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"The proper definition of a man is an animal that writes letters." --Lewis Carroll

Whenever, as a writer, I arrive at the point where the tips of my fingers merely rest on the keyboard as I struggle to find just the right word, the right sentence, or even the right thought, I take a deep breath and pull from the antique sterling silver toast rack that belonged to my mother a letter from an author with much more substance that I have yet acquired to create words that move me forward. And, as if by magic, my fingers tap the keys with the certainty that Sean Connery's character in FINDING FORRESTER impressed upon his student, Jamal Wallace. And once again, I am happy -- regardless of the length of time that passes. And that is more than enough.

When I was asked to teach Creative Writing to seniors at Charleston Catholic High School in the fall of 1995, I was more than eager to commit to that opportunity. I recall writing a letter to Harper Lee, asking for advice for my young writers. I knew she was not inclined to respond to similar requests, but I wrote the letter, signed it, sealed it, stamped it, and sent it on its way. When I received a typed reply from her, I held the letter in my hand like a rare artifact, making my way to the framer's shop to place it under protective museum glass, with a simple, narrow, black wood frame. It sits on my writing table where, twenty-three years later, it continues to point me and my former students in the right direction, to pursue that perfect word or sentence or thought. Again, it is more than enough.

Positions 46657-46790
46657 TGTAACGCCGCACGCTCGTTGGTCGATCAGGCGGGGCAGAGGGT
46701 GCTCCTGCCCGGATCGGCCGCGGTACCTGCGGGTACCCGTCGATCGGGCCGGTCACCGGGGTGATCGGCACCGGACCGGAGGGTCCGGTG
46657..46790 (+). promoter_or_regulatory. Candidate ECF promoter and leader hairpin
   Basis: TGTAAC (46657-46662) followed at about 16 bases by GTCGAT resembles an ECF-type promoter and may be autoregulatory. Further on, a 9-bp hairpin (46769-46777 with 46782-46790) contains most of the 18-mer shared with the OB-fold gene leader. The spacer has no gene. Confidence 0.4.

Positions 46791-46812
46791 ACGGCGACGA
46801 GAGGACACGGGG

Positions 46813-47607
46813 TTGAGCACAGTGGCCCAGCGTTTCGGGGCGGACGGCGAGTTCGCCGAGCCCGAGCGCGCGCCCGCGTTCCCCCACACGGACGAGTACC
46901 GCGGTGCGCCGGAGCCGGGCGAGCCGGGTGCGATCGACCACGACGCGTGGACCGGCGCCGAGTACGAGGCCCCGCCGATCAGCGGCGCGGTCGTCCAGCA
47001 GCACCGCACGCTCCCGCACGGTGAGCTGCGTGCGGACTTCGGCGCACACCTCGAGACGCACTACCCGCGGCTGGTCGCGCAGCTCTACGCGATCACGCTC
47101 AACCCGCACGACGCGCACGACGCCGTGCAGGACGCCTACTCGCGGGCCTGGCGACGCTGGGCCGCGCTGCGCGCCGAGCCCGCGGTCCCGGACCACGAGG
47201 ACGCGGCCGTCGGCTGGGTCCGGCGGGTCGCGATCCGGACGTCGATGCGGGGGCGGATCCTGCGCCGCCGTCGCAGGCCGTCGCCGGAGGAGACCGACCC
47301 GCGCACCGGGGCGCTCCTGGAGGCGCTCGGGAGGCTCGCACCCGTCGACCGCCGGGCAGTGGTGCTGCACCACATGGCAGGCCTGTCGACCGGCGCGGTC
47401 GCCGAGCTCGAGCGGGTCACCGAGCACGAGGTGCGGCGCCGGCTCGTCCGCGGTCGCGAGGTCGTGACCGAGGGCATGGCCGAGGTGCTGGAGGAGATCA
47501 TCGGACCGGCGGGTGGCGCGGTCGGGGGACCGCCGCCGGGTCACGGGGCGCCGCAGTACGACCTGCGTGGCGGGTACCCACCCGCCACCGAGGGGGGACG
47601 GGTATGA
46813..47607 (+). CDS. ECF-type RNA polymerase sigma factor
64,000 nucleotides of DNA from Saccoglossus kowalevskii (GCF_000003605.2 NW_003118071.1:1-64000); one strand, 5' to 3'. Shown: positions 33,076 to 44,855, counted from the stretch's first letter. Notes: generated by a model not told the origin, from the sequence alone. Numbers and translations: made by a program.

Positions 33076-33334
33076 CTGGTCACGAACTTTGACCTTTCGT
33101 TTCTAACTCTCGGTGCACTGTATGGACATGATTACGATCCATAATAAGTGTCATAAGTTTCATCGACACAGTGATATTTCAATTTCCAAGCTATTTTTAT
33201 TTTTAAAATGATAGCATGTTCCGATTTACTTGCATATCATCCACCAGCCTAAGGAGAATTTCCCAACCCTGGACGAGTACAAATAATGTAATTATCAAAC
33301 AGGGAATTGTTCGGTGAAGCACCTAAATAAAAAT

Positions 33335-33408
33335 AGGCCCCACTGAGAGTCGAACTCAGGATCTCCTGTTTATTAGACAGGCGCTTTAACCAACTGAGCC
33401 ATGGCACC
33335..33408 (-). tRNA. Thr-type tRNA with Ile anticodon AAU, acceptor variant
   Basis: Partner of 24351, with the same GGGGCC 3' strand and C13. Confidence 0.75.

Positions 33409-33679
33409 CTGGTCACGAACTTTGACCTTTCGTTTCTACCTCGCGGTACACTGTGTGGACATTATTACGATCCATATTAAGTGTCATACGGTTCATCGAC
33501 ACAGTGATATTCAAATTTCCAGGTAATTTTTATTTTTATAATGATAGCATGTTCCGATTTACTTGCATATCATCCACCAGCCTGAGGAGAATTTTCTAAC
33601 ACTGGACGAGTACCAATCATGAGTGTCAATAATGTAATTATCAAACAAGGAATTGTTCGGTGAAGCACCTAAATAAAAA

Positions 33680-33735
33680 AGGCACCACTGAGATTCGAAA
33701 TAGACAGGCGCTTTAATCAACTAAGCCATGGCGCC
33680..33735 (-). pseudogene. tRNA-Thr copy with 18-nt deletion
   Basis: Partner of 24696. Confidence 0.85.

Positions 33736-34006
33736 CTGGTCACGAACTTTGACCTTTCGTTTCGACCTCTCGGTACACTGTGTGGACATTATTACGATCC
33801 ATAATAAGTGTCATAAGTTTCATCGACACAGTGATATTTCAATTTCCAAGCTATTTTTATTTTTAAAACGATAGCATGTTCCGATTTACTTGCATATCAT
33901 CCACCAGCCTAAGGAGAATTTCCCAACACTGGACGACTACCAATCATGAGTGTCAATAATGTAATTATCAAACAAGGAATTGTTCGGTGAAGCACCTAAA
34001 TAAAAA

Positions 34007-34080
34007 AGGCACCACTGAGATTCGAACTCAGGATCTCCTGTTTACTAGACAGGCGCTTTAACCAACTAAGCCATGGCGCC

Over the years, correspondence gifted from William Styron (who visited Charleston, WV, during my teaching tenure at CCHS) addressing the effects of depression on the writing life; Donald Hall, whose letter touched every chord of every student as he spoke of his life with Jane Kenyon, whose poem "The Shirt," more than touched every chord of every student for reasons only they knew; and the hand-written note from Kaye Gibbons, after having met her in NYC many years ago as I treasured her work, ELLEN FOSTER became fine treasures with words that resonated -- and continue to do so -- in very special ways.

And while I did not correspondence with Steinbeck or O'Connor or Capote (in the handwriting sense), what I continue to return to time and again are the individual, respective gifts of pacing, redemption, and the beauty of life's absurdity. And Mary Oliver's gift of looking -- really looking -- at nature's abundant gifts led me to pick up a leaf, an acorn, a butterfly's wing, and a bird's feather to see each one's myriad layers of mystery and magic. Finally, it was Salinger's closing line from THE CATCHER IN THE RYE that best capsulizes loss in so few words that it nears poetry. More than enough? Oh, indeed. Most certainly, indeed.

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